However, immigrant women participate in occupations requiring relatively low skills at a much higher rate than similarly-educated Canadian women do and this gap rises over time. This is true even for the university-educated immigrants who nowadays constitute a large fraction of the immigrant population as a result of Canada’s selective immigration policy. While the fact that immigrant women are overrepresented in unskilled jobs at arrival appears to agree with the view that they are secondary workers, it is not as easy to interpret their rising relative participation in those jobs over time. This ambiguity is due to the fact that in our data we cannot track the same individual women over time, but rather in each Census we use women with similar characteristics who arrived to Canada around the same time. Thus this pattern could result, for instance, from some immigrant women leaving unskilled jobs over time and being replaced by women from the same cohort who were not working before, or some women initially holding high skill jobs losing these jobs and re-entering the labour market as low skill workers. Both hypotheses, however, seem unlikely, because we find significant wage gains over time for women in unskilled occupations relative to the native-born. This would be hard to reconcile with these patterns of behaviour.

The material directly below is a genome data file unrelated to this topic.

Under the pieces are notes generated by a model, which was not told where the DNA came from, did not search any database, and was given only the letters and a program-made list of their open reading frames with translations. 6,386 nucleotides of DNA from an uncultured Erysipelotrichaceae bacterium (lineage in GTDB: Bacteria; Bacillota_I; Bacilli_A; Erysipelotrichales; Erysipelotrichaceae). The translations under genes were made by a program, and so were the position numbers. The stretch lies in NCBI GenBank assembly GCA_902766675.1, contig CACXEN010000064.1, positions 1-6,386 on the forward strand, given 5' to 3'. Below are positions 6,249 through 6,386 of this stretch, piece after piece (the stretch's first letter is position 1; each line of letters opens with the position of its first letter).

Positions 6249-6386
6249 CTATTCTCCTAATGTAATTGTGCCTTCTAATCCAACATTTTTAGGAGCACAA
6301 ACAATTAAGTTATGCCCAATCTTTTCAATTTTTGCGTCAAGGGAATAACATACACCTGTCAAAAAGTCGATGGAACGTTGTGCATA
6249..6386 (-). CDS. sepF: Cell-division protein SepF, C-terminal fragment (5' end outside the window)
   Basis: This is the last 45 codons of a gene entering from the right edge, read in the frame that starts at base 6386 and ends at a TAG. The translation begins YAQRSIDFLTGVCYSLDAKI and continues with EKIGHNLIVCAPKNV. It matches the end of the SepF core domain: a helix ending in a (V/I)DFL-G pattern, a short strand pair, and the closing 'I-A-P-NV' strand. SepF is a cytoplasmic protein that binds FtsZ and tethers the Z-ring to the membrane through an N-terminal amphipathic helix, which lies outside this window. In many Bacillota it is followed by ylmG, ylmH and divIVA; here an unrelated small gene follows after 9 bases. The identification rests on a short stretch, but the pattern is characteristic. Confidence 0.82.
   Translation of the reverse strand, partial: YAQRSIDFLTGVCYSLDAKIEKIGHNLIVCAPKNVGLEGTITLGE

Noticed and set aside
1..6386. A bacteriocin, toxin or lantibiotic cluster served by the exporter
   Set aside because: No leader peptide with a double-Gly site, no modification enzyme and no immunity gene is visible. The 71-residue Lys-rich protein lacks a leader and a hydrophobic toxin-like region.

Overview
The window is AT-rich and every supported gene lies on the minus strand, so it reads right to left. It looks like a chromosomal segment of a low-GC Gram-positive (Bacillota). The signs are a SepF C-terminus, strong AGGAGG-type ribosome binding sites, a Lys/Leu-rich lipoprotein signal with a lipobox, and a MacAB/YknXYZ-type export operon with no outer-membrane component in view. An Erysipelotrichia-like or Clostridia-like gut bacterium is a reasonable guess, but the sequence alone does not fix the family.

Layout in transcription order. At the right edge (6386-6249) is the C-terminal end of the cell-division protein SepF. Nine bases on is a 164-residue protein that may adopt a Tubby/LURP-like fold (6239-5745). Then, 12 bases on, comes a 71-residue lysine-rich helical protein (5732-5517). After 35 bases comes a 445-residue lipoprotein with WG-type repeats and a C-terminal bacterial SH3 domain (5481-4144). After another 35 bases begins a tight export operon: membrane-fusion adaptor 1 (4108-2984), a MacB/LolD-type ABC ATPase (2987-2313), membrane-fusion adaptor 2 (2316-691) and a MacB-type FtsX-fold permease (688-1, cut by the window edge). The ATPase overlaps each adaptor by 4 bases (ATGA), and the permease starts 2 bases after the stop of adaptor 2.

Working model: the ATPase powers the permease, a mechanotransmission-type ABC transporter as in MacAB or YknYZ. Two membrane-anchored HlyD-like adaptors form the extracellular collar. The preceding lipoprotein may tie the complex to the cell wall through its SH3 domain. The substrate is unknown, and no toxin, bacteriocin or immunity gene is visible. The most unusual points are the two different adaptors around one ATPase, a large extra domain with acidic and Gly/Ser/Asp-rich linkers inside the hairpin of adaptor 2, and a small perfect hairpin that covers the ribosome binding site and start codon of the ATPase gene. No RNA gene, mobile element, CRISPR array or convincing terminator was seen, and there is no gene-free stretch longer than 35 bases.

Overall wages of highly-educated immigrants during their first five years in Canada stand between 40 to 65 percent below those of educated native-born women, but are only around 26 percent below 10 to 15 years after migration. Immigrants without any college education experience slower, but more complete wage gains. Their wages go from being around 18 to 33 percent below those of the similarly-educated native-born upon arrival to 6 to 9 percent lower 10 to 15 years after migration.

A better way to observe the progression of educated immigrant women in the Canadian labor market over time is to look at the evolution of the skills required for the jobs they hold. We find an increasing integration into the labor force over time: a reduction in the need for physical strength and a gradual increase in the relative amount of analytical skills required in their jobs. Figure 1 follows the skill needs of the jobs held by different arrival cohorts of immigrant women relative to those of natives (represented by the zero) over time. A unit of the skill score can be interpreted as one standard deviation in the skill distribution of the Canadian-born population. The index increases with either the physical strength or analytical demands of the job. Panels A and C do not show any assimilation in analytical or strength requirements for immigrant women over the years in Canada — rather a flat or even worsening pattern relative to natives.

In panels B and D we repeat the analysis for university-educated women and find some assimilation in analytical skills and a much sharper movement out of jobs requiring relatively higher levels of physical strength than those held by natives. During the first five years in Canada, jobs held by the ‘96 cohort, for example, require strength skills around 0.3 standard deviations above those held by natives with similar characteristics, but that gap shrinks down to 0.15 standard deviations or less in the following years. Our findings on skill mobility suggest that most of the career progression of educated immigrant women is related to switches in the tasks required for their jobs.